Apologetic Sam Houston State Student Won't Get Punished by Sam for Tweet

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SAM HOUSTON STATE UNIVERSITY - Not long after apologizing, the Sam Houston State University student whose social media comments about a deputy's killing went viral now knows she will not receive a punishment from her school.

SHSU President Dana Hoyt released a statement Saturday saying after "much time" looking at the "careless remarks" of student Monica Foy, the university will not take action against her.

"Ms. Foy has issued an apology and will have to live with the consequences of her actions," Hoyt wrote. "Our response maintains both our academic integrity and upholds the Constitution of the United States of America. Sometimes the right choice is not always the most popular decision."

Many had called on SHSU to take action after Foy took to Twitter Tuesday with this tweet: "I can't believe so many people care about a dead cop and NO ONE has thought to ask what he did to deserve it. He had creepy perv eyes..."

The post was connected to Harris County Sheriff's Deputy Darren Goforth, who was killed August 28 while pumping gas. The alleged killer is in custody. Services for Goforth were held Friday.

The day before, Foy issued a statement to the Houston Chronicle apologizing to Goforth's family and law enforcement for her comments.

"My statement and my choice of words were without the sensitivity that this tragedy calls for," Foy said. "I hope for nothing but peace and comfort for those in mourning, and cannot express how deeply I regret adding to their pain."

The tweet earned massive backlash after it found its way to the Breitbart website and went viral from there despite Foy deleting it. She received threats, and was also arrested on an outstanding warrant on an assault charge from 2011.

"To the individual officers who have showed the utmost kindness and professionalism in protecting the safety of my family and friends, who have suffered due to my actions: I thank you from the bottom of my heart for your ability to see past any bias you may hold against me and to continue to protect and serve the communities in your charge," Foy said in her statement.

Hoyt says taking action against Foy would have been "the path of least resistance," but that the Constitution and the university's code of conduct provided no path for punishment.

"A personal comment made on a private social media account, as offensive as it was, remains protected by the First Amendment," Hoyt wrote. "Offensive speech is still protected speech. As an institution that is responsible for educating generations of students in criminal justice and the order of the law, we must stand behind those teachings."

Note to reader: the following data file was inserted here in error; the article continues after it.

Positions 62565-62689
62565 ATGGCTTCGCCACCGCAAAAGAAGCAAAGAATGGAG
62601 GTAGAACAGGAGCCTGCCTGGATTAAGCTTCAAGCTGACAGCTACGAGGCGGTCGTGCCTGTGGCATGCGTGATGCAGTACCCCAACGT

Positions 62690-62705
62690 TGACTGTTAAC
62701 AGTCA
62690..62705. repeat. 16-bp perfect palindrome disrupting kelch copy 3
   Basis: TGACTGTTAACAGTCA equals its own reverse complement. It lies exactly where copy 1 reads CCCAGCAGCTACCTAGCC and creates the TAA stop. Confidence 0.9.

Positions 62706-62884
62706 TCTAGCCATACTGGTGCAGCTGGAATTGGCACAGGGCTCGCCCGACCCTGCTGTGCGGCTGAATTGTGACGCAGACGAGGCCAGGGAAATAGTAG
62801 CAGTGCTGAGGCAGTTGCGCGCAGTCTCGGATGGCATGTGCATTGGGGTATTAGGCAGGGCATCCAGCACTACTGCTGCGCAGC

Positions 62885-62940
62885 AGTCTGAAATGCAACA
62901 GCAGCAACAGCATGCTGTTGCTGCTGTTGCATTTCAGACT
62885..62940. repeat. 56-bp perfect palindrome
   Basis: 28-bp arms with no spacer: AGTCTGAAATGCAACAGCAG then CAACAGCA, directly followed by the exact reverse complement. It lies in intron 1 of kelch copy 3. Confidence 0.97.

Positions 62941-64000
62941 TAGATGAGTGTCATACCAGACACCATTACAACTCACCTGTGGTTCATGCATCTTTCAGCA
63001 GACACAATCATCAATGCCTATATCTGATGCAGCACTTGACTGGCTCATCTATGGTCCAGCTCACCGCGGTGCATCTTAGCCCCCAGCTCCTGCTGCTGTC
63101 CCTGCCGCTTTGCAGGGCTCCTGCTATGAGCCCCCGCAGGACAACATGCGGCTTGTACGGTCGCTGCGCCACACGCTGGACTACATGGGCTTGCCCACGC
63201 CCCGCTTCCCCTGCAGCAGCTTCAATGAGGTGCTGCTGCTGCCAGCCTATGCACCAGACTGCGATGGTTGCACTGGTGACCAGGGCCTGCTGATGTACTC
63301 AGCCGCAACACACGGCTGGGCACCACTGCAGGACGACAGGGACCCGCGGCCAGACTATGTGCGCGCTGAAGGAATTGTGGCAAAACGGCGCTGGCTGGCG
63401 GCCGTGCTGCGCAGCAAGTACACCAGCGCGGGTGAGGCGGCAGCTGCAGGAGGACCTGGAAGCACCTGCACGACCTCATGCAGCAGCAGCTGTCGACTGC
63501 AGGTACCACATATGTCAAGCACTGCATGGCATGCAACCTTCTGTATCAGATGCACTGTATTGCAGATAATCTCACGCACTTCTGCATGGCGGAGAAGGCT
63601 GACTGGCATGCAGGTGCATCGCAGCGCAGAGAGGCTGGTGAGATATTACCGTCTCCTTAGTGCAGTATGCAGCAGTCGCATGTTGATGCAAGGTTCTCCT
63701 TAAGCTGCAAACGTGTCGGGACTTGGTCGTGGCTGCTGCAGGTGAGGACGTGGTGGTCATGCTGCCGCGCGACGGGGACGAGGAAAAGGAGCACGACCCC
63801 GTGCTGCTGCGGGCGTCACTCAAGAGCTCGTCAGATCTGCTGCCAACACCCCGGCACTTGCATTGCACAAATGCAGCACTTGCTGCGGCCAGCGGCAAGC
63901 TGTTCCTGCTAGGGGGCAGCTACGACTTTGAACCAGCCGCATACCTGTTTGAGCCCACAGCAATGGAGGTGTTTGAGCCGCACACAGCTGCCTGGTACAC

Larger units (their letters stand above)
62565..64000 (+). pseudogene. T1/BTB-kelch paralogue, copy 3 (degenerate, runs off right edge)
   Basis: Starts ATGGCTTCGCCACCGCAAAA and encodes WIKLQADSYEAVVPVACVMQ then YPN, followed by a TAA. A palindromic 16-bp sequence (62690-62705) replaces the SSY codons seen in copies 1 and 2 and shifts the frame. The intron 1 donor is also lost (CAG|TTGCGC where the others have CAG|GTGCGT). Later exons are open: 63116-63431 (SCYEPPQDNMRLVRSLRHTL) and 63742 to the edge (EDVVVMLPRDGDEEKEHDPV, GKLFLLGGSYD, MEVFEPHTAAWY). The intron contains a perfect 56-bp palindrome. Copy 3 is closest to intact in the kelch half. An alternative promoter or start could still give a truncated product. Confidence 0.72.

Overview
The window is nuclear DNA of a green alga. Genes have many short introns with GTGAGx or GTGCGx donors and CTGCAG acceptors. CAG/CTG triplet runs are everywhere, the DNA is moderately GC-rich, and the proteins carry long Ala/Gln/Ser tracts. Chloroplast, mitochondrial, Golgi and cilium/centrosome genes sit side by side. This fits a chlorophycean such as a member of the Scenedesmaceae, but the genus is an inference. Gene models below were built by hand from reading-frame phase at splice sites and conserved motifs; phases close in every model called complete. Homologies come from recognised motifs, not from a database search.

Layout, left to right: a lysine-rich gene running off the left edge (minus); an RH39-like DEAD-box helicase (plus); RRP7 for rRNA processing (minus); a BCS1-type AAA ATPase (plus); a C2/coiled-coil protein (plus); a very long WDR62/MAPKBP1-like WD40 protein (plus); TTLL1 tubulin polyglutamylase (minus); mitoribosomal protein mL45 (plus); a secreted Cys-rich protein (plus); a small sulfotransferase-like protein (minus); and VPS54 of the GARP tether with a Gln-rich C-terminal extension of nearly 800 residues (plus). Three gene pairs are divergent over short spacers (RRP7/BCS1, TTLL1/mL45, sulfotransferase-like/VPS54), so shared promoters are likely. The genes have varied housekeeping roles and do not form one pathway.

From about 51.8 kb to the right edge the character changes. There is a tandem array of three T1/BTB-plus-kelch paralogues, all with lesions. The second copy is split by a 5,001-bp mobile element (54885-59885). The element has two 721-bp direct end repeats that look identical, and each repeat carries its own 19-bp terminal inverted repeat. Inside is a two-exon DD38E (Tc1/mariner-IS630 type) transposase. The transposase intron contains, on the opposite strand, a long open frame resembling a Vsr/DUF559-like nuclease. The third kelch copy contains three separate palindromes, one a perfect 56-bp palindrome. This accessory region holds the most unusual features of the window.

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The following is the statement released by Monica Foy to the Houston Chronicle:

"I would like to apologize profusely to every person who was offended by my words, but especially to Darren Goforth’s family and friends — whose heartbreak I cannot begin to fathom, and to the law enforcement community.

"My statement and my choice of words were without the sensitivity that this tragedy calls for. I hope for nothing but peace and comfort for those in mourning, and cannot express how deeply I regret adding to their pain.

"To the individual officers who have showed the utmost kindness and professionalism in protecting the safety of my family and friends, who have suffered due to my actions: I thank you from the bottom of my heart for your ability to see past any bias you may hold against me and to continue to protect and serve the communities in your charge.

"I have a strong belief in the value of every human life, and believe that the American justice system, when free of corruption and abuse of power, safeguards the inherent dignity and worth of every life it touches. I again thank you for leading by example."

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The following statement was issued by Sam Houston State University President Dana Hoyt:

Much time has been spent deliberating the careless remark made by one individual on Twitter this week. The comment was hurtful and the public's outrage was understandable. Ms. Foy's statement and the resulting firestorm that followed generated a lot of negative publicity aimed at Sam Houston State University and misrepresented the reputation of our students, alumni, faculty and staff.

"The path of least resistance would be to take disciplinary action against Ms. Foy. Many in the public have called for us to do so. But the legal rights conferred on every American citizen and the code of conduct that governs SHSU students says otherwise. A personal comment made on a private social media account, as offensive as it was, remains protected by the First Amendment. Offensive speech is still protected speech. As an institution that is responsible for educating generations of students in criminal justice and the order of the law, we must stand behind those teachings.

"Ms. Foy has issued an apology and will have to live with the consequences of her actions. Our response maintains both our academic integrity and upholds the Constitution of the United States of America. Sometimes the right choice is not always the most popular decision. Thank you for standing together as Bearkats and supporting the values that Sam Houston State University has honored for more than a century."